Think: Mt Vesuvius, Alcatraz, the Titanic. You know, all those things with a dubious past that got turned into a great tourist attraction. Okay, the Titanic isn’t strictly speaking a tourist attraction but then consider the books, the movie rights and the memorabilia.
Then think, the Adani Coal Mine in the Galilee basin. Didn’t Jesus live there?
Just like Jesus, the project has copped a truckload of criticism for messing with our water. But once it’s done destroying local ground water, along with the Great Barrier Reef, and after the world transitions away from dirty coal to renewables, that’s when Adani will turn into a gold mine: one of the great disaster tourism sites of modern times.
It’s been done before. The Fukushima nuclear disaster site in Japan is starting to take bus tours. It’s unclear how dangerous Adani’s six open cut pits and five underground mines will become but hopefully, tourists won’t have to wear gas masks or burn protective clothing after the visit.
The point is, the destruction of thousands of hectares of woodland (and the production of 128 million tonnes of carbon emissions every year) doesn’t have to be a complete disaster. One man’s trash is another man’s treasure. Ask Solo East Travel. This Ukraine tour company is killing it on Trip Advisor with their day visits to Chernobyl, the site of the world’s worst nuclear disaster. Apparently, tourists get to stand metres from reactor number four and test the contamination for themselves. Radiation is invisible, so, not real – just like climate change, right?
Tourists will want photographs. The ultimate selfie is a thumbs up with death and destruction over your right shoulder. Open pit coal mines, classic images of devastation. It all provides a powerful visual for the tourists.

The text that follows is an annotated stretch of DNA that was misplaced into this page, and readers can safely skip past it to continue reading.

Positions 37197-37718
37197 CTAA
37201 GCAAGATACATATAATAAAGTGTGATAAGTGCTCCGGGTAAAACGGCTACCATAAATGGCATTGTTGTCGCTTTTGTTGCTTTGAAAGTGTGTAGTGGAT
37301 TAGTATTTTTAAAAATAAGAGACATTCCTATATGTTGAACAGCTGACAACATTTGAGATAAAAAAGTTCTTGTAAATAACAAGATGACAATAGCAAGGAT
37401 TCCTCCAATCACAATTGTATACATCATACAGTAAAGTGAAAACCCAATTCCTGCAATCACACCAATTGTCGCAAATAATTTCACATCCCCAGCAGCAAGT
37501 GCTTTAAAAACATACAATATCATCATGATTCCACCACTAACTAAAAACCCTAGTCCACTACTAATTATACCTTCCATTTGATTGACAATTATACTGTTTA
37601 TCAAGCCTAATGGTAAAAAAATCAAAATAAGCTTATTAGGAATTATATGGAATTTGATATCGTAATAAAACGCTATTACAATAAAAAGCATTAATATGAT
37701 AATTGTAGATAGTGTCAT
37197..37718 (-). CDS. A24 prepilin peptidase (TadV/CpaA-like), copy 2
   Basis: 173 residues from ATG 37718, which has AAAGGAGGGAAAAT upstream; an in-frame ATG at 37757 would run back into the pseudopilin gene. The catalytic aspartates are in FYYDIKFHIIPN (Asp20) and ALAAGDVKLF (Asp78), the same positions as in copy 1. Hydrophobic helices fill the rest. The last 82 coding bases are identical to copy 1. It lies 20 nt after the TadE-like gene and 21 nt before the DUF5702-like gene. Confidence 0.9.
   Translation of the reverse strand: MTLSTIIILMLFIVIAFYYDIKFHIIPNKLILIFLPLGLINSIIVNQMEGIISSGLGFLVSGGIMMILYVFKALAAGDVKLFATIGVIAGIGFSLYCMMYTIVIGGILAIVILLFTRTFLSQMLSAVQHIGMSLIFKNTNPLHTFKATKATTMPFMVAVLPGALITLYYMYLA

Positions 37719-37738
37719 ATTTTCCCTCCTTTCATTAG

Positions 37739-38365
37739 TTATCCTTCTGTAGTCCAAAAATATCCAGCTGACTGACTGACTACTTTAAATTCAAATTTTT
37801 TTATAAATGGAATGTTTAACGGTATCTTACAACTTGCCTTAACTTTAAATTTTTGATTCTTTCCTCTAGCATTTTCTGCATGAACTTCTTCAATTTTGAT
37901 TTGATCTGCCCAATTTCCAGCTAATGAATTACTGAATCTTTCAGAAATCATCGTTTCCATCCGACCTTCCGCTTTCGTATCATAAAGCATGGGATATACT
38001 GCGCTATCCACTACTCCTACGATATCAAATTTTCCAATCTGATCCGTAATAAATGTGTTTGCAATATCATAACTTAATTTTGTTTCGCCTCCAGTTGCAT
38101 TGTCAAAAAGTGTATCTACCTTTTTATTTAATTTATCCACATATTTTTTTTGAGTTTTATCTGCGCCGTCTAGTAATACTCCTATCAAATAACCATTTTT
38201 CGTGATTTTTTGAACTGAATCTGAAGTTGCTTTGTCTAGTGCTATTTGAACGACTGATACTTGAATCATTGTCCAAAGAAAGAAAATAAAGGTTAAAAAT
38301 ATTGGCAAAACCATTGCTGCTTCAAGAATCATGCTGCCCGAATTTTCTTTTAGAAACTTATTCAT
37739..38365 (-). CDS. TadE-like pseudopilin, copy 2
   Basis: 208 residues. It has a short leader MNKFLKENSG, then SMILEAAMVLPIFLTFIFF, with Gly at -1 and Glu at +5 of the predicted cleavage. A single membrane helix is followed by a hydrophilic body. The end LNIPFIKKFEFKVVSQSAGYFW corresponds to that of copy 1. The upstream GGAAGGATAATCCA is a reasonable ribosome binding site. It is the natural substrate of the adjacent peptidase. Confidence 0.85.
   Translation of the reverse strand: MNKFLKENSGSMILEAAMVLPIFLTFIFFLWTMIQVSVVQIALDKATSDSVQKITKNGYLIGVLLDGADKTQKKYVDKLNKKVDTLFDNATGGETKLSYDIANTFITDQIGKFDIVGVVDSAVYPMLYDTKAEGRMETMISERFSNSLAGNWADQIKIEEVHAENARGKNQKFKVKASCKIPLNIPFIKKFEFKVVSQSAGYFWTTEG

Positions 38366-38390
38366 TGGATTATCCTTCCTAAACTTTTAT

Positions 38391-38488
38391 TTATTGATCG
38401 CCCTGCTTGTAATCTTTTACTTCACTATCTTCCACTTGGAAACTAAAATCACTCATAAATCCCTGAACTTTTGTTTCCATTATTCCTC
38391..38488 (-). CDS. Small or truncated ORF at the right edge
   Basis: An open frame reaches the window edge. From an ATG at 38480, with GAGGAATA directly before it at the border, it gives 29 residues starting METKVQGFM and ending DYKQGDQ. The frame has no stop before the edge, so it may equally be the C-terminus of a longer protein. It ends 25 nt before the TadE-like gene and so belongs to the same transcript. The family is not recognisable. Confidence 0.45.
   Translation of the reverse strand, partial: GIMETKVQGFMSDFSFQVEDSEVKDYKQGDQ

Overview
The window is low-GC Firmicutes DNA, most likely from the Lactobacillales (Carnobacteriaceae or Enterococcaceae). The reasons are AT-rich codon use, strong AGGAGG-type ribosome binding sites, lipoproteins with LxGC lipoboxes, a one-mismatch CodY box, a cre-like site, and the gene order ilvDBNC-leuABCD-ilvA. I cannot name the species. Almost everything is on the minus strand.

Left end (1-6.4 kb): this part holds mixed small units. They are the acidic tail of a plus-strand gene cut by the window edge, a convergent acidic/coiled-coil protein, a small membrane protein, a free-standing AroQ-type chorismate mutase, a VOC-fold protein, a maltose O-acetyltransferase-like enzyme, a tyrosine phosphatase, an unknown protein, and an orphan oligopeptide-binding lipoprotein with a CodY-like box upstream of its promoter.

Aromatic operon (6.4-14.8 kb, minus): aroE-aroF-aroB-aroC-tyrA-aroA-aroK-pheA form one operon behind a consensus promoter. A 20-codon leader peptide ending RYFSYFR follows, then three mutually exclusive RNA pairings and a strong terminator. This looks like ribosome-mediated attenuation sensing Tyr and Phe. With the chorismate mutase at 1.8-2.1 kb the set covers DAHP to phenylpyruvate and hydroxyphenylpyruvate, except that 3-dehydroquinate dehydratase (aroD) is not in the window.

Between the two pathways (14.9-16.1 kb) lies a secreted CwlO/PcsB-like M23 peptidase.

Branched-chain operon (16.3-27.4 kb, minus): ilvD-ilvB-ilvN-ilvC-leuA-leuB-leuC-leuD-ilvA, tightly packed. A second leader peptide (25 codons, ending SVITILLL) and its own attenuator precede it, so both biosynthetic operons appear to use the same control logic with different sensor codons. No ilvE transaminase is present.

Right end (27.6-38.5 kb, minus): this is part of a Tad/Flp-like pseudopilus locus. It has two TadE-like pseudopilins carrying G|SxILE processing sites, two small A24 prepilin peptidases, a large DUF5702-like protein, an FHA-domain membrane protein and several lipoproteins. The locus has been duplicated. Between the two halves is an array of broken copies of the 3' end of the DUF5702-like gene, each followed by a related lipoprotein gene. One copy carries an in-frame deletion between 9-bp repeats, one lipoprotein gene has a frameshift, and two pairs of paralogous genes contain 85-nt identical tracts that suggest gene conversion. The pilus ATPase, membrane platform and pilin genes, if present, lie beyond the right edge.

There’s no obvious genetic mutation in Adani’s future tourist brochure but its CEO does have a history with poisoned rivers in Africa where “residents became ill, crops (were) devastated by toxic water”. So, fingers crossed.
In any event, the disturbance area of the Carmichael mine is a whopping 28,000 hectares. That’s fairly impressive in disaster tourism terms and doesn’t include damage to river systems or the Great Barrier Reef. Compare that with the Titanic site, 3,800m below sea level off Newfoundland and only accessible by icebergs or James Cameron’s submarine. The Adani mine, on the other hand, is set to have its own railway line built courtesy of $1 billion from the Turnbull government. Long after the coal price has collapsed and the FIFO workers have taken their last plane trip, tourists could be chugging along in a quaint steam train to take photos of one of the great testaments to human folly.
And the tourists will want photographs. Face book, Snap chat, Twitter; if you don’t have a picture, it didn’t happen. That’s why storm chasers spend bucketloads of money to hoon around the countryside harassing tornadoes. The ultimate selfie is a thumbs up with death and destruction over your right shoulder. Open pit coal mines provide the destruction without the tornadoes and Adani will have six of them: classic images of devastation. The destruction of flora and fauna, the overburden dug out and dumped in valleys, the toxic slurry pits leaching poisons into the surrounding water table. It all provides a powerful visual for the tourists.
The Carmichael mine could be the biggest in Australia. Many doubt it will ever happen. But with each approval, it comes a step closer. A step closer to the biggest stranded asset ever. A $22 billion disaster tourism attraction. Bigger than the Exxon Valdez oil spill. Bigger than Hurricane Katrina. There’ll be books. There’ll be a TV mini-series. There’ll be…
“Adani, the Musical”, starring Hugh Jackman.
I can’t wait.
First published by Jim Pembroke in The Big Smoke December 7, 2016